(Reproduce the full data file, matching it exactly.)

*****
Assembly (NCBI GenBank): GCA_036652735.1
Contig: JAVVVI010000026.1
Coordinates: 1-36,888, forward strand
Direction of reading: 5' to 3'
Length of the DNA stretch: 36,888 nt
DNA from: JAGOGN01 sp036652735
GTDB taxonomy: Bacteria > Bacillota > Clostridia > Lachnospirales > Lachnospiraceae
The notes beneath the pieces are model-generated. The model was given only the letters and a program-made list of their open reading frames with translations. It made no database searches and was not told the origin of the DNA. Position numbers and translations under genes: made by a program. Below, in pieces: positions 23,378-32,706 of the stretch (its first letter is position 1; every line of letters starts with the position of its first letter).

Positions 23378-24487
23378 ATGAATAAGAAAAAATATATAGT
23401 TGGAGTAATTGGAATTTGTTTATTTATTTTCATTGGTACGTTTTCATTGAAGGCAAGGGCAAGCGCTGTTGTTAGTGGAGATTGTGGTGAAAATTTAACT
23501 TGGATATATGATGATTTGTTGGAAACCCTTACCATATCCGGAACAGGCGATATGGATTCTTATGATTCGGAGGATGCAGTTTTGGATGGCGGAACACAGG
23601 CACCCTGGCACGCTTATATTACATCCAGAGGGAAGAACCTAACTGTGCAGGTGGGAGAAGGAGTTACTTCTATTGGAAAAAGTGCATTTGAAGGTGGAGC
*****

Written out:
Assembly (NCBI GenBank): GCA_036652735.1
Contig: JAVVVI010000026.1
Coordinates: 1-36,888, forward strand
Direction of reading: 5' to 3'
Length of the DNA stretch: 36,888 nt
DNA from: JAGOGN01 sp036652735
GTDB taxonomy: Bacteria > Bacillota > Clostridia > Lachnospirales > Lachnospiraceae
The notes beneath the pieces are model-generated. The model was given only the letters and a program-made list of their open reading frames with translations. It made no database searches and was not told the origin of the DNA. Position numbers and translations under genes: made by a program. Below, in pieces: positions 23,378-32,706 of the stretch (its first letter is position 1; every line of letters starts with the position of its first letter).

Positions 23378-24487
23378 ATGAATAAGAAAAAATATATAGT
23401 TGGAGTAATTGGAATTTGTTTATTTATTTTCATTGGTACGTTTTCATTGAAGGCAAGGGCAAGCGCTGTTGTTAGTGGAGATTGTGGTGAAAATTTAACT
23501 TGGATATATGATGATTTGTTGGAAACCCTTACCATATCCGGAACAGGCGATATGGATTCTTATGATTCGGAGGATGCAGTTTTGGATGGCGGAACACAGG
23601 CACCCTGGCACGCTTATATTACATCCAGAGGGAAGAACCTAACTGTGCAGGTGGGAGAAGGAGTTACTTCTATTGGAAAAAGTGCATTTGAAGGTGGAGC